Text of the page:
Check out this wonderful story about one of our partners, sent in by Kristin Leong!
There’s a ghost tree at the bottom of Lake Crescent. It reaches grey and leafless from the nearly barren bottom up to just close enough to the surface so that on lucky days campers in their canoes can look through the sparkly turquoise water and see it. It was a lucky day on the final morning of our NatureBridge Family Program. Eleven of us in our canoe—parents, one 72-year-old grandmother, a three-year-old, one teenager, and a collection of budding environmentalists of ages in between, plus our sage and energetic educator Dee—all saw the tree that day and it felt like the grand finale of our week together.
NatureBridge’s Family Programs take place in Olympic National Park, just outside of Port Angeles. The NatureBridge campus is centered around the historic Rosemary Inn built in 1914. The campus sits on Lake Crescent and is surrounded by mountains. Deer wander around. Eagles and hawks fly overhead right on cue. But the Lake. The Lake is the star. Clear and deep and cold. Because it lacks of nitrogen, algae doesn’t grow so the water is photoshop-style brilliant blue-green and clear all the way to the bottom before it drops off deep enough to cover the Space Needle. When we take a walk before our family-style dinner, we follow the Lake’s edge. Everything is so beautiful, the light in the late afternoon all gold and nostalgic. But it’s wild too. A little frightening. It’s humbling and inspiring just to be there.
We started our week working in small groups, families mixing with families, drawing on Washington state maps together to figure out the outline of the Olympic National Park. Dee led us in a conversation about the necessity and challenges of protecting the land. The little kids made observations about how green our state is. The big kids read about the Peninsula’s Native cultures and shared what they learned with the group.
Over the course of the week, we experienced the forests, beaches, and efforts at preservation and restoration that we learned about on day one. We hiked through old-growth forests and made links five, six, even seven of us around to measure the circumference of the trees. We took in the gravity of the largest dam removal in history as we saw firsthand the gradual but inspiring impact of the Elwha River restoration. We waved to Canada as we ran around in the bright but icy winds at the Strait of Juan de Fuca while we threw bright orange drift cards into the waters and learned how scientists are using these cards to track ocean currents. We went to Salt Creek and ran our fingers over sea anemones and mourned for the melting sea stars. We heard an unexpectedly hilarious talk on rocks with the spirited and mustached John Cornish. We listened to S’Klallam stories with Native storyteller Elaine Grinnell. We ate s’mores and sang a song about banana slugs. And then, of course, the ghost tree on the last day.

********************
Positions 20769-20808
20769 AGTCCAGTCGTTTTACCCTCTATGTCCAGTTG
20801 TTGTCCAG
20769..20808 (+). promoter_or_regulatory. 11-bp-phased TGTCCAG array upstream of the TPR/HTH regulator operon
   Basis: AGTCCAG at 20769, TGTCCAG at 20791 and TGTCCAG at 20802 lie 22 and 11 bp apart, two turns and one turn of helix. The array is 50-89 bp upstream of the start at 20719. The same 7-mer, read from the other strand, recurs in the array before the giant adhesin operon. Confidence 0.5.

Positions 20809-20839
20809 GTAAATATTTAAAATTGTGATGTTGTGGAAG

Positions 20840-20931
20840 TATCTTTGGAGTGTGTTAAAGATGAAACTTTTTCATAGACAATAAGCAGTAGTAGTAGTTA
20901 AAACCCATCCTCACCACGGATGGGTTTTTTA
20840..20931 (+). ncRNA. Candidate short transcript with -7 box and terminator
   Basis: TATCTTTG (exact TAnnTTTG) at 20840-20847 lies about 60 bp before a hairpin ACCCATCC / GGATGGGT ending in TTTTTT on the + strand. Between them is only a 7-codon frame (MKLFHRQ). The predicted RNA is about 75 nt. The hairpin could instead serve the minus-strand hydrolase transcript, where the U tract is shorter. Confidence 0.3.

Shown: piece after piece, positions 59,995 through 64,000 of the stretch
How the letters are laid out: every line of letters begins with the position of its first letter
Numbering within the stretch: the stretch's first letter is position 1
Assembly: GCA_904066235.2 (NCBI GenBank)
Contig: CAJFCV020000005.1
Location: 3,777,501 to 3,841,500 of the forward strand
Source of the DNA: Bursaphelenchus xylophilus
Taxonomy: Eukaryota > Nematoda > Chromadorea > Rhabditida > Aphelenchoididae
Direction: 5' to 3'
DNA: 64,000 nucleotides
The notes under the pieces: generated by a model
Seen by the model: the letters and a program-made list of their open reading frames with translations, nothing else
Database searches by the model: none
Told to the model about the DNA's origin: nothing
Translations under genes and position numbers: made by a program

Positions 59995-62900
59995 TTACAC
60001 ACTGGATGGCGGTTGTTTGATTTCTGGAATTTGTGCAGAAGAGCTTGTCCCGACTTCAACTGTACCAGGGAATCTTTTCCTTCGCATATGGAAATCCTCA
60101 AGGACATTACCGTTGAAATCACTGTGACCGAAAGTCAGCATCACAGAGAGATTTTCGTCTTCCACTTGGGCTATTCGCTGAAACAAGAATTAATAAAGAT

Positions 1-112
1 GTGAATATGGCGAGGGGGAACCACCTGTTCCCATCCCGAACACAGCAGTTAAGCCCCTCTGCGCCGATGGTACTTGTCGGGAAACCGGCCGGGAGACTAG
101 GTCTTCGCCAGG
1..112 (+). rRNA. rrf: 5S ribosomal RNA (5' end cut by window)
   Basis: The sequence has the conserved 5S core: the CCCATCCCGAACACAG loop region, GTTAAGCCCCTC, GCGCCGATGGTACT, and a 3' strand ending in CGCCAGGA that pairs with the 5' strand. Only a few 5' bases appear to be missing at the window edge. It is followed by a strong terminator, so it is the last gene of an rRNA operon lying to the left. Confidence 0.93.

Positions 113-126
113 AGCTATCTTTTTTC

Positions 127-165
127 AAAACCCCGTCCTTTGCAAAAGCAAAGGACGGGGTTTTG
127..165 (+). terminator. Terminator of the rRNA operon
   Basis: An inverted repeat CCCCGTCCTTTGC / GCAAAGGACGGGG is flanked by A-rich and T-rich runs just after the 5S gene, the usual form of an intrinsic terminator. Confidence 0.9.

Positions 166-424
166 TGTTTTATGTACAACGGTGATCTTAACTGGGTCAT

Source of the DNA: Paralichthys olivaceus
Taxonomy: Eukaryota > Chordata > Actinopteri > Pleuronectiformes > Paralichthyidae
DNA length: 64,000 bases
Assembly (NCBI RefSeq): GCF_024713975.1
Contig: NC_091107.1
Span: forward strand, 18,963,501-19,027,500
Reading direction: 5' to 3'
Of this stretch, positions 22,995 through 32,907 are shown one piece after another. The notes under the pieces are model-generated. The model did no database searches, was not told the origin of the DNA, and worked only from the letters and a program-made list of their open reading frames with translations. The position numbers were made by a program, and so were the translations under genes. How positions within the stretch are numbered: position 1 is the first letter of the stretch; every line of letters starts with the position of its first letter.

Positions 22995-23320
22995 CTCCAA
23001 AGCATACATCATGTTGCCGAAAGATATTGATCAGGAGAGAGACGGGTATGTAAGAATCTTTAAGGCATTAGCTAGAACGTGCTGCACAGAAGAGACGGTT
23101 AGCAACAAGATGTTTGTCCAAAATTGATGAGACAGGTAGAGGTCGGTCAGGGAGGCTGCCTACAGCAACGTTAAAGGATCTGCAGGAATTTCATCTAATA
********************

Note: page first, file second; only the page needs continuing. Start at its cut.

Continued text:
NatureBridge is an unmatched resource not just for families, but for teachers and students as well. Family Programs are just one of NatureBridge’s efforts to “connect youth to the natural world.” NatureBridge’s Olympic National Park campus on Lake Crescent (about three hours west of Seattle) is just one of six campuses around the country (Yosemite, Golden Gate, Santa Monica Mountains, Channel Islands, Prince William Forest, and Olympic) where NatureBridge is creating “classrooms without walls” and using inquiry and exploration to inspire students of all ages to find their place in the natural world, connect culturally to the land, and become leaders in sustainability.
Their programs are year-round (except for December and January), hands-on, and focused on stewardship and science. In addition to Family Programs, NatureBridge offers several Teacher Professional Development workshops for educators from across the country who are interested in invigorating their science curriculum and bringing the outdoors into their classrooms. NatureBridge also offers school and group Environmental Science Programs which are 3-and 5- day programs where students experience science firsthand in national parks.
NatureBridge’s conscientious push to ensure that our adventures in learning were relevant, applicable, and inspiring was clearly appreciated. If there was a learning target that we achieved over the course of the week then perhaps it was simply that we understood this: The world is awesome and we should be outside, unplugged, and protecting it more.
For more information about NatureBridge visit: naturebridge.org.